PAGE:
Conan the Barbarian

Film, Action and adventure
2 out of 5 stars
2 out of 5 stars
(7user reviews)
Jason Momoa in Conan the Barbarian
Jason Momoa in Conan the Barbarian

Time Out says

2 out of 5 stars
You don’t go into a remake of ‘Conan the Barbarian’ expecting a groundbreaking epic of cinematic genius. But, even with low expectations, this CG-heavy take on John Milius’s beloved 1982  sword ’n’ sorcery classic comes across as a half-hearted affair. Jettisoning everything that made the original work – the knowing stoner humour, the sprawling narrative canvas, the spit-and-sawdust special effects, Basil Poledouris’s magnificent score and, of course, the Austrian Oak himself – this is a standalone story not worthy of the ‘Conan’ brand.

To be fair, it starts reasonably well, as Conan is born on the battlefield, ripped from his dying mother’s womb by strapping dad Ron Perlman, who seems to be under contract to appear in every beards ’n’ broadswords fantasy going. For the next half hour, it’s unambitious but enjoyable, as Conan grows to manhood (and turns into rippling ‘Game of Thrones’ star Jason Momoa), decapitates a few chumps and makes some powerful enemies, including power-crazed warlock Khalar Zim (Stephen Lang) and his preening proto-goth daughter Marique (Rose McGowan).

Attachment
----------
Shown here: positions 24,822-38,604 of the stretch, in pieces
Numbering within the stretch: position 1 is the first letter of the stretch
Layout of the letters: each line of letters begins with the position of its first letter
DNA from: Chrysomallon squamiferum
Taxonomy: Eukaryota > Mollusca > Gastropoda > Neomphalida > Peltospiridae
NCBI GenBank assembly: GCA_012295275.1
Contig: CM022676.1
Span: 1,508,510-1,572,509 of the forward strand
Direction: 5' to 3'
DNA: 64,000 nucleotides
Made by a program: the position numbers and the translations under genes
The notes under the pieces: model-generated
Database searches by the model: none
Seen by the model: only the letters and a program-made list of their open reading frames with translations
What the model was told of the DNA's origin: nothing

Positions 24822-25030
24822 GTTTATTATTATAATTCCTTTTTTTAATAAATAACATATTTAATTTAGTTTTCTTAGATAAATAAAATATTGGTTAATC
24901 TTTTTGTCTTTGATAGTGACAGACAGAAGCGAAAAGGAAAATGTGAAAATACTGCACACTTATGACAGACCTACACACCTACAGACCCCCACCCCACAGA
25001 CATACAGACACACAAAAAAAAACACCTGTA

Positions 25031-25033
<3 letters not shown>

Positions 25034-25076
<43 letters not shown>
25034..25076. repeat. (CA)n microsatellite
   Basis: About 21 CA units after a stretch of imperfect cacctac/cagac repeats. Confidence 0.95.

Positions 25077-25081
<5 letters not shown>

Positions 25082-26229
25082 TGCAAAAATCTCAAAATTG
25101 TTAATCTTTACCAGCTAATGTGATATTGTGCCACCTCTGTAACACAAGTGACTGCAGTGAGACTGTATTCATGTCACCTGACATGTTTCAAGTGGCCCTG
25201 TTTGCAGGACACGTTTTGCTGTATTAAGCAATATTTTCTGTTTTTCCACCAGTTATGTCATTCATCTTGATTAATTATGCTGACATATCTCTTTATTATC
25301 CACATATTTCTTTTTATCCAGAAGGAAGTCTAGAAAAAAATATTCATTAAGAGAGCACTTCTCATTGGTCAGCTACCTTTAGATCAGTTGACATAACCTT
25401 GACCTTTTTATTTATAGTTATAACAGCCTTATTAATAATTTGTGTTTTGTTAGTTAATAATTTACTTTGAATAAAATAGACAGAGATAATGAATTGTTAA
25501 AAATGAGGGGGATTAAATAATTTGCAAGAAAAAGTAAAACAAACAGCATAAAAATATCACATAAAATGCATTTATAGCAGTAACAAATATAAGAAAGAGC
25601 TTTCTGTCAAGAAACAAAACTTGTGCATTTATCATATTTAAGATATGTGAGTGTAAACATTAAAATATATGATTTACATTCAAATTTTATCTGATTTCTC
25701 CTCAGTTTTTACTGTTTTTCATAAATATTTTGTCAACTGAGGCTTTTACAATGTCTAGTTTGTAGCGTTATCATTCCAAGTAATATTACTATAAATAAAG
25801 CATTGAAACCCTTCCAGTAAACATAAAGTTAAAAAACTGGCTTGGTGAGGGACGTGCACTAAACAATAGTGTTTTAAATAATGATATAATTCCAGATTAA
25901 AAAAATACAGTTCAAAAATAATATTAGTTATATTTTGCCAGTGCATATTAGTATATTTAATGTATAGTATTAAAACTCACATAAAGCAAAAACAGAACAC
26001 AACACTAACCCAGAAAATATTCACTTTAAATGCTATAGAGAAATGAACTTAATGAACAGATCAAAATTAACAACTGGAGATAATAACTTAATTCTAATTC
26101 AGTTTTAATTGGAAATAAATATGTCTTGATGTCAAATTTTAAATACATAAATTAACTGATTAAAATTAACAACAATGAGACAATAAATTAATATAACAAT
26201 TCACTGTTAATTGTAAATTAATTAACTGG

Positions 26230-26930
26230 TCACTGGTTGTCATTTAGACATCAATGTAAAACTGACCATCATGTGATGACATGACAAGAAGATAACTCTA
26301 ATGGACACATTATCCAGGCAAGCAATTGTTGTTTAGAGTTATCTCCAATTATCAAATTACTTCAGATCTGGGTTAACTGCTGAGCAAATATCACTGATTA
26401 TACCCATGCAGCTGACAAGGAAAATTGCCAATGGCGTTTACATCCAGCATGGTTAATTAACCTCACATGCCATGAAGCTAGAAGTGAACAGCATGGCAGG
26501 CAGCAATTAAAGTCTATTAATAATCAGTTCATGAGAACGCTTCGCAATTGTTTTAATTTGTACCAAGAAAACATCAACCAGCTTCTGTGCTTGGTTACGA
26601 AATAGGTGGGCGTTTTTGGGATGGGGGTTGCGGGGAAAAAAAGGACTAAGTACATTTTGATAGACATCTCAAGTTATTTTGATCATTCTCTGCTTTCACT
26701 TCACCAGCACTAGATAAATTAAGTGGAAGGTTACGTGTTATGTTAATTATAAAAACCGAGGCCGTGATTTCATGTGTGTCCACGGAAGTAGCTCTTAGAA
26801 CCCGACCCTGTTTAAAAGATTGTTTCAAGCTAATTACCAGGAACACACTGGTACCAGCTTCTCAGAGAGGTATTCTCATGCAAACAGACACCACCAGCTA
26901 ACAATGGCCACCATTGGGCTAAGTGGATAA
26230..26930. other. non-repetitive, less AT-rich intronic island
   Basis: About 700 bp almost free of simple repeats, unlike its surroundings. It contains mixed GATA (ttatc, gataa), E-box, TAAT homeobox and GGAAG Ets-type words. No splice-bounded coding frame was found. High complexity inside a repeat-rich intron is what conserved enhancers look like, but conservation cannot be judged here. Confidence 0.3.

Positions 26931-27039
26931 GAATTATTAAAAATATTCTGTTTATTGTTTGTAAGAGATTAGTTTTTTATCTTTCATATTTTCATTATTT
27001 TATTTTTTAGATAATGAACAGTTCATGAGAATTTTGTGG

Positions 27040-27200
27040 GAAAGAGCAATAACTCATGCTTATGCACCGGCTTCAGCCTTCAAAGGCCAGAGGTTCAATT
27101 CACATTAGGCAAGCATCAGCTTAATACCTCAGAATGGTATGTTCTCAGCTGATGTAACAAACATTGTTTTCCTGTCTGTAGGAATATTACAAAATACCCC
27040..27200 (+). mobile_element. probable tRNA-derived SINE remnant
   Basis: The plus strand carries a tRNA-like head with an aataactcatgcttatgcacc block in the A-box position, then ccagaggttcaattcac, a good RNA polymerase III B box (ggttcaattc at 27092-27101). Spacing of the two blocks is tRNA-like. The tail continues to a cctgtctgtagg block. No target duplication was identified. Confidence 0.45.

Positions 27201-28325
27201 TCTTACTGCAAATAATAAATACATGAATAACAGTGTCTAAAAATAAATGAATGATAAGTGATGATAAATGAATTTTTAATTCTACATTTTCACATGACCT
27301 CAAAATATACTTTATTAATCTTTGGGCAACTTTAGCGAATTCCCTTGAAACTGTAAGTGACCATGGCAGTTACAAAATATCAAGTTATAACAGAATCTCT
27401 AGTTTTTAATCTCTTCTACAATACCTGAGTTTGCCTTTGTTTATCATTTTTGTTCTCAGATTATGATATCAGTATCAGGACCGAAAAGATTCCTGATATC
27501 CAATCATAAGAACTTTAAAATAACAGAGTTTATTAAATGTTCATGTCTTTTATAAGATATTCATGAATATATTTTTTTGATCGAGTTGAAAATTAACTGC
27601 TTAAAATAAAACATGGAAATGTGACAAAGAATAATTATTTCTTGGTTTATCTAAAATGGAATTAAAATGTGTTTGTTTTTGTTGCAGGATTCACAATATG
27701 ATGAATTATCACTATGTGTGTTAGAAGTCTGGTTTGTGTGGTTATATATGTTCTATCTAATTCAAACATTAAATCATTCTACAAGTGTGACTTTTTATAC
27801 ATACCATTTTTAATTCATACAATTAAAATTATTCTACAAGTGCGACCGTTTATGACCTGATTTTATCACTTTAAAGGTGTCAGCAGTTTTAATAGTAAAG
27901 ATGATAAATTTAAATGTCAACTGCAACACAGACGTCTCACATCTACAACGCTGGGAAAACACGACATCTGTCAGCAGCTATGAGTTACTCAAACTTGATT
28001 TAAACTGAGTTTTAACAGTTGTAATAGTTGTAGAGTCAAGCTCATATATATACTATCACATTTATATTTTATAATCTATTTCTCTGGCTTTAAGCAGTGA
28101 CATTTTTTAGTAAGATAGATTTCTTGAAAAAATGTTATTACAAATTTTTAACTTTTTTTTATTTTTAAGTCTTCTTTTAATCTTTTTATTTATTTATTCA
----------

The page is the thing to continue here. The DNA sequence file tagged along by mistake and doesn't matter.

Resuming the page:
All of which is serviceable enough. But somewhere in the middle it starts to unravel: battles kick off for no reason other than it’s been a while since the last one, Conan hooks up with forgettable love interest Tamara (Rachel Nichols) and the plot becomes repetitive  – poor Tamara gets chased around by the baddies about four times. Momoa is a charisma-neutral hunk of beef in the lead role, and only McGowan, who comes on like a cross between Shirley Manson and Freddy?Krueger, appears to be having any fun. The result is sporadically enjoyable – director Marcus Nispel has a way with a nifty action set-piece, when the overbearing SFX aren’t getting in the way – but mostly pointless. Rent the original instead.

Posted:

Details

Release details

Rated:
15
Release date:
Friday August 26 2011
Duration:
112 mins

Cast and crew

Director:
Marcus Nispel
Cast:
Stephen Lang
Ron Perlman
Rose McGowan
Jason Williams

Users say (7)

2 out of 5 stars